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The Double Life of W.E.B. Du Bois

W.E.B. Du Bois: The Fight for Equality and the American Century, 1919–1963

by David Levering Lewis
Henry Holt, 715 pp., $35.00

One sign that there has been at least some progress in black–white relations during the past half-century is the admission of a small number of African-Americans to the pantheon of national heroes and exemplary leaders. Frederick Douglass is no longer just an escaped slave who became a follower of William Lloyd Garrison, but is now seen as standing at the forefront of the antislavery movement. Martin Luther King Jr. is honored with a national holiday not only because he was an African-American protest leader but even more perhaps for his role as an American Gandhi, the prophet who showed that basic change could come through nonviolence. For scholars of American cultural and intellectual history, if not yet more generally, W.E.B. Du Bois is now recognized as one of the greatest publicly engaged intellectuals in American history, which puts him in a class with Ralph Waldo Emerson, William James, and John Dewey.

But Douglass, King, and Du Bois did not, and indeed could not, transcend or “rise above” race. The deep racism of American society made it necessary for them to explore and embrace their identities in order to find the inspiration and self-respect to challenge white supremacy in its varying manifestations. Some black writers have sought to be recognized simply as writers and not as black writers. But Ralph Ellison and Toni Morrison achieved interracial and international acclaim by confronting the black experience rather than running away from it. Du Bois’s effort to reconcile or coordinate his multiple identities, as a descendant of enslaved Africans, an American citizen, and a cultivated and cosmopolitan citizen of the world, has made him, for some literary scholars and intellectual historians, the representative American intellectual of the twentieth century.1

Du Bois’s significance goes beyond his eminence as an American writer and intellectual. He also has an international reputation as a conspicuous proponent and instigator of Pan-Africanism and, more generally, of the uprising of people of color throughout the world against European or white domination. Such a figure deserves a deeply researched, well-written, and incisive biography, and Du Bois has received one in two large installments by David Levering Lewis. The first volume, W.E.B. Du Bois: Biography of a Race, 1868–1919, won the Pulitzer Prize in 1994.2 Its successor W.E.B. DuBois: The Fight for Equality and the American Century, 19191963, maintains its high standard.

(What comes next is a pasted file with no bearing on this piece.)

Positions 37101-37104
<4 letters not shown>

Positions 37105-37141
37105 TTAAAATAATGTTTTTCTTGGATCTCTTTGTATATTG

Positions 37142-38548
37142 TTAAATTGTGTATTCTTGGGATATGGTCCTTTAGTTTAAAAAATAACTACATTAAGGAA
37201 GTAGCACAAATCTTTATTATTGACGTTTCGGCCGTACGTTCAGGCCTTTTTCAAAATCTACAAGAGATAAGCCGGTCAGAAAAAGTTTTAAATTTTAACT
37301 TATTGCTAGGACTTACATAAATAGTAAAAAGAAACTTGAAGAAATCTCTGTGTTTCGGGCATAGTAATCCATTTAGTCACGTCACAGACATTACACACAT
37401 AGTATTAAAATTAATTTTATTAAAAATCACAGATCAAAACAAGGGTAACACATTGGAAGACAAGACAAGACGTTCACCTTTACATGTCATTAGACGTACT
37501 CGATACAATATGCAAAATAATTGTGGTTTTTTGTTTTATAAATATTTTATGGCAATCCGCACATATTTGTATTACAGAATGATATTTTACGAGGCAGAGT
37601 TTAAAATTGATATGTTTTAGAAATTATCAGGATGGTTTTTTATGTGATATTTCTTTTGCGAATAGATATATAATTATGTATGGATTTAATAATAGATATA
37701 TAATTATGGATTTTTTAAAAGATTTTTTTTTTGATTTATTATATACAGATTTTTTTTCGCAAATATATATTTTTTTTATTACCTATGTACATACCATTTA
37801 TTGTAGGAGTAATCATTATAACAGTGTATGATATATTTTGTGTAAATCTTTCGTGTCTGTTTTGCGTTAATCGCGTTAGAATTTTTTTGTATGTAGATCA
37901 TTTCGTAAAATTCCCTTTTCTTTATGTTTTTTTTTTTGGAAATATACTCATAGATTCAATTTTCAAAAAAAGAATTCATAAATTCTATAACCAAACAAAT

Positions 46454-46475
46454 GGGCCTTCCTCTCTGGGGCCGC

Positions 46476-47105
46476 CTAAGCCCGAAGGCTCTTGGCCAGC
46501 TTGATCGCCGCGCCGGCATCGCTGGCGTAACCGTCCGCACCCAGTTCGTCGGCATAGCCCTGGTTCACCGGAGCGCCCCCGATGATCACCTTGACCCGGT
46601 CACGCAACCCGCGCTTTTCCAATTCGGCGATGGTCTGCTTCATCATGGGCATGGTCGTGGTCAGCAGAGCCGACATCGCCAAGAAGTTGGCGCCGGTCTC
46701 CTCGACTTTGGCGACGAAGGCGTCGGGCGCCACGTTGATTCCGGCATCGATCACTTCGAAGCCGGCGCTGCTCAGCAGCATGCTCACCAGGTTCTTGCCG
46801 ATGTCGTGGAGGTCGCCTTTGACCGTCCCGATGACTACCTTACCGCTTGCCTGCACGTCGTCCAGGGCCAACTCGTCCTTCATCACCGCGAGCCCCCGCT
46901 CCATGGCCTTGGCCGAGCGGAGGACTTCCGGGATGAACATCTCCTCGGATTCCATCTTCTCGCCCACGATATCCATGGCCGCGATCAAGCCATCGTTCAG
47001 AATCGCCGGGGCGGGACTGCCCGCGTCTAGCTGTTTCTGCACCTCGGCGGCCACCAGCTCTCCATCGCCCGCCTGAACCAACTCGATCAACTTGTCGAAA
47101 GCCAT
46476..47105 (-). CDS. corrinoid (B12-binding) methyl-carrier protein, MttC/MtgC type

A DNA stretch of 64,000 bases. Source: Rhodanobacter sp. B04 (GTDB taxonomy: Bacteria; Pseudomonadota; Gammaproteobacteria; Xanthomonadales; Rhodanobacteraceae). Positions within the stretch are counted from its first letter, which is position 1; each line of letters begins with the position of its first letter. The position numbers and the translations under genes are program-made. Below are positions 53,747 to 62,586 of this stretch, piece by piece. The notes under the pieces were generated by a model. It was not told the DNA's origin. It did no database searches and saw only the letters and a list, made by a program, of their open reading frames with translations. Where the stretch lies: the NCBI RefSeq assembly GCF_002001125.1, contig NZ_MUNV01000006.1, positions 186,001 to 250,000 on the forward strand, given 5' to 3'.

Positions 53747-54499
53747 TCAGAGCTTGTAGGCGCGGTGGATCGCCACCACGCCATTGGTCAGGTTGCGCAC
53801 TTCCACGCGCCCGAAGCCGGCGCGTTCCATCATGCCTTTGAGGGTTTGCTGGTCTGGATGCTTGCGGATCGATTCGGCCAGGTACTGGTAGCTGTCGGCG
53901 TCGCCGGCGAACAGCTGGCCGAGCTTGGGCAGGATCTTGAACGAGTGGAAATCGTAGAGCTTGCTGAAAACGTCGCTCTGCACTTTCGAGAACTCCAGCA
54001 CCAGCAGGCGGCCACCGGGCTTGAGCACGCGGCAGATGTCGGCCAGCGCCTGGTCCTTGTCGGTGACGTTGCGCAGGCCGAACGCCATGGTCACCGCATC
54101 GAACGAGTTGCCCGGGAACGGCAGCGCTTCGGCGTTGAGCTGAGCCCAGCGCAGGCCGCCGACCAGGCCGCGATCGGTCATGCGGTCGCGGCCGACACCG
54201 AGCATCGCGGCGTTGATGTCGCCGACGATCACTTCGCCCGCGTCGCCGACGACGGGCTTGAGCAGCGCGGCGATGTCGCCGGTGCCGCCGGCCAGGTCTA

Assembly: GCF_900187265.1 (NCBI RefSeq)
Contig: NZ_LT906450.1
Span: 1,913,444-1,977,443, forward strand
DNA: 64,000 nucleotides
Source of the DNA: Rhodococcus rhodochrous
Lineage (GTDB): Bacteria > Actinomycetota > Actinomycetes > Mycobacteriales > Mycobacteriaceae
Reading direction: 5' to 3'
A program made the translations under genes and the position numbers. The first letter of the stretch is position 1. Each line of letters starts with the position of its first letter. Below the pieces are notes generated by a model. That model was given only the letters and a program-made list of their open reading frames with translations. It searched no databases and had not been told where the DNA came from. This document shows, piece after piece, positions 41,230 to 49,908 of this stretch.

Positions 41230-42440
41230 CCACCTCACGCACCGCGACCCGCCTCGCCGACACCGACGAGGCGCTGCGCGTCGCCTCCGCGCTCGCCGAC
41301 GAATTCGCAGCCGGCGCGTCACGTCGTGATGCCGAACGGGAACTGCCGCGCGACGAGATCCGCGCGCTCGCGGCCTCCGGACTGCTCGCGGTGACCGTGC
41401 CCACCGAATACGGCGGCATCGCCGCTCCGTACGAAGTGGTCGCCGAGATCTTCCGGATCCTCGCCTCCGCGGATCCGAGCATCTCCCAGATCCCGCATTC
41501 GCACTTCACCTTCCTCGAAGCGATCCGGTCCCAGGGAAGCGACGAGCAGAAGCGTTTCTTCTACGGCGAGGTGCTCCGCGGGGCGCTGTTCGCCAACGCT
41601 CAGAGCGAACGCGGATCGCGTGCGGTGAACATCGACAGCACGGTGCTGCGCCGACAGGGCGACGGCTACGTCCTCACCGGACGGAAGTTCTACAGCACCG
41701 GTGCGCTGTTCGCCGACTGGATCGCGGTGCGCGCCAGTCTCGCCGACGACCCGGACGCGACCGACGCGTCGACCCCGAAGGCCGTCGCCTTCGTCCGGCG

Even a bare account of the major achievements of Du Bois’s extraordinarily long and varied career (he lived to be ninety-five) can astonish the reader. He was born in Great Barrington, Massachusetts, in 1868 of Dutch and French as well as African ancestry and was raised in poverty by a single mother. (Often considered a champion of unqualified blackness, Du Bois would sometimes use the term “mulatto” in an honorific sense; he believed that a salutary racial fusion had taken place in parts of Africa and was currently occurring in Brazil.3) Growing up in a community that was mostly white but was less racist than most because of the local tradition of abolitionism, he was encouraged by his high school principal to prepare for college. But the color line that existed even in the Berkshires mandated that he go to Fisk, an all-black institution in Tennessee, on a scholarship provided by the local Congregational churches, rather than to Harvard, as he wanted. He got to Harvard eventually, where he found a friend and mentor in William James.4

After distinguishing himself as an undergraduate at Harvard, Du Bois did graduate work in Germany, failing to receive a doctorate only because he did not meet a residence requirement. Undaunted, he returned to Harvard, where he earned a Ph.D. in history and published his dissertation as the first volume in the prestigious Harvard Historical Studies.5 Having shown impressive mastery of American history, he next became one of the great pioneers of American sociology. The Philadelphia Negro: A Social Study, published in 1899, ranks as the first important social-scientific study of any American population group.6